Another week of football, another week of contentious officiating.
The last seven days have seen the airwaves strain to the sounds of injustice and newspaper columns burst with condemnation for the men in black. But,to make a very pleasant change, Chelsea have largely been on the right side of the referee’s whistle.
To set the ball rolling, the second leg of the Champions League encounter against Benfica saw the officials look kindly upon the Blues with a number of decisions that favoured the home side. That is not to say that all of them were wrong but the borderline calls by Slovenian referee Damir Skomina generally fell Chelsea’s way.
Consider the penalty award. Yes, it was a clumsy challenge by Javi Garcia on Ashley Cole and – in my eyes - warranted a penalty but how many times have you seen a coming together like that not punished with such a damning verdict? Even in the short time between now and the end of the season I venture that you will see plenty of far more obvious spot kicks not given by the man in charge.
Maxi Pereira’s sending off – which threatened to kill the tie but did anything but thanks to Chelsea proving utterly incapable of keeping possession even against ten men – could possibly be viewed as harsh if you are one of those who feel that a player on a yellow card should be given a warning rather than his marching orders for his next transgression. But even accounting for such blue-tinted glasses, Chelsea fully deserved to be in the last four of the competition irrespective of the bitter comments of the Benfica manager Jorge Jesus. Among the flouncy-haired (think an ageing continental Simon Jordan) Portuguese’s gripes was his claim that the worst team lost the tie which somewhat fails to take into consideration that if his team was that good then how the hell did they allow such celebrated performers as Salomon Kalou and Raul Meireles to both score against them over the two legs?
It was a clear case of sour grapes from Jesus – now there is a sentence I never through I’d write – but his counterpart at Wigan Athletic had every right to feel aggrieved by the officials during their 2-1 defeat at Stamford Bridge. Chelsea’s display on Saturday ranked as one of the worst of an inconsistent if exhausting season (with Florent Malouda chief among those who massively under-performed) yet they still emerged with victory – something wholly attributable to two moments of myopia from assistant referee Dave Bryan.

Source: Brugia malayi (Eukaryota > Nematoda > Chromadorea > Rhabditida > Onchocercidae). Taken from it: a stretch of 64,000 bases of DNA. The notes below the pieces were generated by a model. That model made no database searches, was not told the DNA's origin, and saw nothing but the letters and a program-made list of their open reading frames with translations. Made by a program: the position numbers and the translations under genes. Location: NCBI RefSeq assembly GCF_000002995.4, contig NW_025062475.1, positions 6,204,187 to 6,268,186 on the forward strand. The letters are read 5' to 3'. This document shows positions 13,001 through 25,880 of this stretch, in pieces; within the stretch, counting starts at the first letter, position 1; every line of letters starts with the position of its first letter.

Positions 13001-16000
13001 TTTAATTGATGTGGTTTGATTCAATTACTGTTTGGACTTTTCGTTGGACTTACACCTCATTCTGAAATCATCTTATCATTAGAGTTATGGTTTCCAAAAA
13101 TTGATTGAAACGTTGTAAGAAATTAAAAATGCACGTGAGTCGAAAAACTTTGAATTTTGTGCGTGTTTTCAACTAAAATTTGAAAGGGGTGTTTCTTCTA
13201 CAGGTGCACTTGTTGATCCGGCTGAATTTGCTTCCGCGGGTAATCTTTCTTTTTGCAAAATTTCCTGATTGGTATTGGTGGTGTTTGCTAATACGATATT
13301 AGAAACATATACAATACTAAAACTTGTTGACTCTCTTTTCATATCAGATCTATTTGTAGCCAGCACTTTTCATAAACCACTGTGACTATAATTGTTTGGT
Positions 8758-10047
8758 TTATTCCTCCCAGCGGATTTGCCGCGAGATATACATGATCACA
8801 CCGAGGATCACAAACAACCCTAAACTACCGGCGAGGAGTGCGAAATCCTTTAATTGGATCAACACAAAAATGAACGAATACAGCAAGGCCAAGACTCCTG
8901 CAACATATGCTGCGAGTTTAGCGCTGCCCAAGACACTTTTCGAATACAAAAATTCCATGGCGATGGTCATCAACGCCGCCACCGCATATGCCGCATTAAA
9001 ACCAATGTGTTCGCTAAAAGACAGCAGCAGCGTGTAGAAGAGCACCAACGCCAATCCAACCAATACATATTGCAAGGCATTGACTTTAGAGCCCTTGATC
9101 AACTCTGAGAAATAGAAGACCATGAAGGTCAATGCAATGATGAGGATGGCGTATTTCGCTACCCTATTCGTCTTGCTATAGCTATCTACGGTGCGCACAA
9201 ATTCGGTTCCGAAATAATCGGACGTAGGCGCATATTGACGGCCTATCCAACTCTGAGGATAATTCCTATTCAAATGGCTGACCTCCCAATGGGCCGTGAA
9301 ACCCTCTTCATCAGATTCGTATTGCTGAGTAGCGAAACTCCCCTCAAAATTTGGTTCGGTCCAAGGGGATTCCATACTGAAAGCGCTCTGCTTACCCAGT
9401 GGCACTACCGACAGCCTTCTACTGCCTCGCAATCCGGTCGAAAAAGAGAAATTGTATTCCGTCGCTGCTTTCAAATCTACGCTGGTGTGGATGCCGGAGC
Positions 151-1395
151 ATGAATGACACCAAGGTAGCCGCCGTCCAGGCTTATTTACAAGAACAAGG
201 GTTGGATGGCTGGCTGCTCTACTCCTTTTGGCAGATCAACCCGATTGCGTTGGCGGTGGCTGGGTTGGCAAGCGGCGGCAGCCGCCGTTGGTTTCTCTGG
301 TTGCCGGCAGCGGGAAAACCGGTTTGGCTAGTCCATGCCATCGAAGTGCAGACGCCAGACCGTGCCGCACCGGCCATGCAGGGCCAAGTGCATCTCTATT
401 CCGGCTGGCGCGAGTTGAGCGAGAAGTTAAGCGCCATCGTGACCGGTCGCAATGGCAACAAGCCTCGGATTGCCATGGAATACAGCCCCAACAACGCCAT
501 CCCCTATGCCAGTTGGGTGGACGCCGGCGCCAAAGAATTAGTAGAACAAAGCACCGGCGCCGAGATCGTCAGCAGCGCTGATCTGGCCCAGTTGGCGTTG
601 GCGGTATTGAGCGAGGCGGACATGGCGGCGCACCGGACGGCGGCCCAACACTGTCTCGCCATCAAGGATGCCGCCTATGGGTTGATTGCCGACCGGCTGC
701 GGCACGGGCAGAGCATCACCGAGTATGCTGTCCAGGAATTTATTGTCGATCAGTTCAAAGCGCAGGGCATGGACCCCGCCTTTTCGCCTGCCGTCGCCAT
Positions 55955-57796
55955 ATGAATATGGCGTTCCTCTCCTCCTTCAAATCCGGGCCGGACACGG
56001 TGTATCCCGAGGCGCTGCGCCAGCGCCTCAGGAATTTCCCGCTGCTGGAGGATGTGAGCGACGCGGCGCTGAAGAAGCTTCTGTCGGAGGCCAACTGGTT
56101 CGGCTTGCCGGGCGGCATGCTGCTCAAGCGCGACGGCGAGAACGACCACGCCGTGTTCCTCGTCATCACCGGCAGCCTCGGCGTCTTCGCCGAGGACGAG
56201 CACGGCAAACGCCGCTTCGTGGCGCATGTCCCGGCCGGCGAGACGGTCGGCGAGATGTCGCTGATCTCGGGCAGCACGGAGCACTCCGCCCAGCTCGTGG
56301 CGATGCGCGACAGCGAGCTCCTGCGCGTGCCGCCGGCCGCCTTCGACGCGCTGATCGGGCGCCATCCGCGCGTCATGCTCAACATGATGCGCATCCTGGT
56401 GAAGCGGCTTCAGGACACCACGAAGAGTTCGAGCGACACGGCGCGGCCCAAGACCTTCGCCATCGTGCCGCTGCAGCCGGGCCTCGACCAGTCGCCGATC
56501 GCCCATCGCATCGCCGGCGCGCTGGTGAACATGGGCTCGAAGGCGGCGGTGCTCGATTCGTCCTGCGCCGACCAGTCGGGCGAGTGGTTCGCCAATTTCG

Branislav Ivanovic – who, yet again, was one of the shining lights in a blue shirt – must have been a clear two yards offside when he scored the game’s opening goal yet Bryan inexplicably missed it. Even from my viewpoint in the Matthew Harding Lower Tier with an angle 90 degrees worse than the all-important flag-bearer the free-scoring Serb looked to be in an illegal position. But no flag was raised and the goal stood. To compound matters for the Latics, their spirited response that yielded a fine goal from substitute Mohamed Diame was undone once more by Mr Bryan who allowed Juan Mata’s injury time winner to stand despite him standing in an offside position when Fernando Torres struck the initial shot that cannoned off the woodwork. Had Chelsea not needed the three points so desperately to pursue ambitions of finishing in the top four, I might have actually felt genuine sorrow for the Lancashire men and their carload of travelling fans.
Roberto Di Matteo’s fortune appeared to be extending to Easter Monday’s west London derby against Fulham when the hapless Mark Clattenburg pointed to the spot on the stroke of half time after Kalou fell to the turf inside the penalty area. Countless replays proved inconclusive and while my personal opinion is that the decision was the correct one, I can also see the counter-argument especially in light of Clattenburg’s curious explanation that he did not penalise Danny Murphy for challenging with both feet off the ground but in fact saw a trip by Stephen Kelly who quite clearly did not touch the Ivorian. However, it seems that that call was the end of Chelsea’s line of credit. A blatant push on Frank Lampard by Brede Hangeland in the penalty box was missed in the second half and a soft late equaliser by Clint Dempsey via Gary Cahill ensured that there is still a mountain to climb if fourth place is to be claimed ahead of Tottenham and Newcastle.
While it was nice to have the rub of the green while it lasted, one shudders to think what might happen in the next fortnight if Lady Luck has deserted us altogether. An FA Cup semi-final with Spurs, a double header against a certain Catalan outfit and a trip to Arsenal will all require not only excellent performances but also a large dose of fortune.
Will Providence continue to smile upon Chelsea? My heart says yes but my head disagrees.
You can read more of Phil's opinions at ShoutyAndSpitty.com or on Twitter @PhilLythell